Ultraviolet (UV) radiation is part of the electromagnetic spectrum emitted by the sun. UV radiation is categorised as UVA, UVB and UVC rays. Whereas UVC rays (wavelengths of 100-280 nm) are absorbed by the atmospheric ozone, most radiation in the UVA range (315-400 nm) and about 10 % of the UVB rays (280-315 nm) reach the Earth’s surface. Both UVA and UVB contribute benefits as well as threats to human health.
Both UVA and UVB cause damage to the skin, age it prematurely, and increase the risk of skin cancer. UVB is the chief culprit behind sunburn, while UVA rays, which penetrate the skin more deeply, are associated with wrinkling, leathering, sagging, and photoaging. They also exacerbate the carcinogenic effects of UVB rays, and increasingly are being seen as a cause of skin cancer on their own.
Small amounts of UV are essential for the production of vitamin D in people, yet prolonged and overexposure may result in acute and chronic health effects on the skin, eye and immune system. Sunburn is the best-known acute effect of excessive UV radiation exposure. Over the longer term, UV radiation induces inflammatory reaction of the eye, degenerative changes in cells of the skin, fibrous tissue and blood vessels leading to premature skin aging, photodermatoses and actinic keratoses. In the most serious cases, skin cancer and cataracts can occur.
It is a popular misconception that only fair-skinned people need to be concerned about overexposure to the sun. While it is true that darker skin has indeed more protective melanin pigment and therefore lower incidence of skin cancer, skin cancers do occur with this group as well. This misconception is one reason darker-skinned people are usually diagnosed at a later, more potentially fatal stage, whereas most skin cancers are curable if caught and treated in a timely manner.
It is also important to note that the risks of UV radiation-related health effects on the eye and immune system, are independent of skin type.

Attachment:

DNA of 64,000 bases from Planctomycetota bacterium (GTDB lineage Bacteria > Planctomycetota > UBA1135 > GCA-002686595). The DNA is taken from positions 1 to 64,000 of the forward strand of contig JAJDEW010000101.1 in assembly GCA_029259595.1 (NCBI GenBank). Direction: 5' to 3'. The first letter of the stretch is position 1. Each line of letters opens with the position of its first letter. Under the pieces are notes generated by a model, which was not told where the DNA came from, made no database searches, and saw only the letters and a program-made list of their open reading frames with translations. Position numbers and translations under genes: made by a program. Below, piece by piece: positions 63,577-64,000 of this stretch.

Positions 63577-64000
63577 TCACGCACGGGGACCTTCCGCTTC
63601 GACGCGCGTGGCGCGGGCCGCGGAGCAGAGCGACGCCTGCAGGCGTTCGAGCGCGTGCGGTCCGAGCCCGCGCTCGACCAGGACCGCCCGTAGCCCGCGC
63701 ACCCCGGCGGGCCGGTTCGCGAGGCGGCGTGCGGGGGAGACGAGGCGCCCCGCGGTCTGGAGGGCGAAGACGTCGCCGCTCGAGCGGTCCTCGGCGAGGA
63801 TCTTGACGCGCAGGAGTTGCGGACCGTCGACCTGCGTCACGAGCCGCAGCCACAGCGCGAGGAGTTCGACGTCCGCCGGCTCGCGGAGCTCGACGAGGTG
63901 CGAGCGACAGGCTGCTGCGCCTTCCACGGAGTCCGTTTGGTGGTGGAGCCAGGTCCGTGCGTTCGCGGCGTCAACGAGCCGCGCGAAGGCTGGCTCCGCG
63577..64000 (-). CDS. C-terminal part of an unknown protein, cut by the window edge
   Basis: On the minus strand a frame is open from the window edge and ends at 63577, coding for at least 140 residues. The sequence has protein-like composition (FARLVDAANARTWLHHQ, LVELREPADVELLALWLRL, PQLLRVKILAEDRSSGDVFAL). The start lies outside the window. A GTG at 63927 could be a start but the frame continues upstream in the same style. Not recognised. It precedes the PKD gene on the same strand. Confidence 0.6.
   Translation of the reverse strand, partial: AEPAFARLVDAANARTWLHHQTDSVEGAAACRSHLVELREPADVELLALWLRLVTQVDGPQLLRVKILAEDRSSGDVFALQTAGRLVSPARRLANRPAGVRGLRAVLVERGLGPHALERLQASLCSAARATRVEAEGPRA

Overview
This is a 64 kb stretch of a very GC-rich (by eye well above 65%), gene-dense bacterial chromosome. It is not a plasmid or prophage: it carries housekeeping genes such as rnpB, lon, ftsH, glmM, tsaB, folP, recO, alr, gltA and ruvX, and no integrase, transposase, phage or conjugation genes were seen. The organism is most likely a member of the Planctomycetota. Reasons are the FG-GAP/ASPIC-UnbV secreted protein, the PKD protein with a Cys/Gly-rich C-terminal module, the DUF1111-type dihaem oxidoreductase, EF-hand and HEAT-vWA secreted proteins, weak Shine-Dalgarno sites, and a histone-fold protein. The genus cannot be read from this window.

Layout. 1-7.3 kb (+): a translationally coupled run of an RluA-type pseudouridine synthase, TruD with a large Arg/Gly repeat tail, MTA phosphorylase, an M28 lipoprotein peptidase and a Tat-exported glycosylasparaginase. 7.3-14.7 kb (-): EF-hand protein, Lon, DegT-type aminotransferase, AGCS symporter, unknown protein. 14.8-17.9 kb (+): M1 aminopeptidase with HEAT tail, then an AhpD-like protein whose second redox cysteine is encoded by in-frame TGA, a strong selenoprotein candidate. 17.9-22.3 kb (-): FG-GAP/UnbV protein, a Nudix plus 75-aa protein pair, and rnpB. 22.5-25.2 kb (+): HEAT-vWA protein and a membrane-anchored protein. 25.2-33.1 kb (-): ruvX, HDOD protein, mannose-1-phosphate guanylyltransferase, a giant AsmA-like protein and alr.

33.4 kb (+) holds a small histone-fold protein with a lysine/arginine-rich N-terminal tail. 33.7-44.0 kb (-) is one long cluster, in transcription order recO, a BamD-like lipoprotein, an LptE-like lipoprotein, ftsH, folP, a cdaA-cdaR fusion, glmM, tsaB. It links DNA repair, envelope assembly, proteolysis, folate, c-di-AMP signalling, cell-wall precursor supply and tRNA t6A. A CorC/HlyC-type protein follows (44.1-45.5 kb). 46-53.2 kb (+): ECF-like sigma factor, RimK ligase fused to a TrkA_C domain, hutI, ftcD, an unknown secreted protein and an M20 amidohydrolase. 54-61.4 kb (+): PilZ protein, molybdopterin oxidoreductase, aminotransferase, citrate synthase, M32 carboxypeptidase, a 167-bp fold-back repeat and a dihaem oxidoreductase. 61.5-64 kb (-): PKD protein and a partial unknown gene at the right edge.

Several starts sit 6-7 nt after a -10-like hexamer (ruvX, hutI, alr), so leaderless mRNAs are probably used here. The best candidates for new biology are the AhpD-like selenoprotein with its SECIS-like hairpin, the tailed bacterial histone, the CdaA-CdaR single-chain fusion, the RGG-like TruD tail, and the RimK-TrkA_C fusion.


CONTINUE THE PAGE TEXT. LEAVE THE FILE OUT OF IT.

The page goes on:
Babies and children especially require special protection as they are at a higher risk of suffering damage from exposure to UV radiation than adults. A child's skin is thinner and more sensitive and even a short time outdoors in the midday sun can result in serious burns. Epidemiological studies have also shown that frequent sun exposure and sunburn in childhood set the stage for high rates of melanoma later in life.
Without realizing it, we may expose our eyes to danger every day, simply by going outside. Over time, the sun’s rays can seriously damage the eyes and surrounding skin, leading to vision loss and conditions from cataracts and macular degeneration to eye and eyelid cancers.
Although the eyelid is designed to protect the eye, its skin is exceedingly thin and contains many fragile tissues that may be injured by UV light. Inside the eye, the lens and the cornea, both transparent, filter UV rays, but by doing so for many years, they may become damaged. This is especially true for the lens, which through years of UV absorption, turns yellowish and cataractous.
Children’s eyes differ from adults’ in that children’s ocular lenses cannot filter UV light and prevent it from reaching their retinas as effectively as adults’ ocular lenses. In simple terms, the lens inside a child's eye is clearer than an adult's lens, therefore enabling more UV to penetrate deep into the eye. This results in children’s retinas being exposed to more UV light and susceptible to retinal damage if they are not adequately protected. As UV exposure is cumulative, it is important to begin protection at an early age. Over a lifetime, damage from unprotected exposure to UV rays can lead to eye diseases and conditions that will affect the health of the eyes and vision.
UV radiation levels vary substantially with time and place. Singapore, situated at the equator, is consistently in the highest UV Index band.
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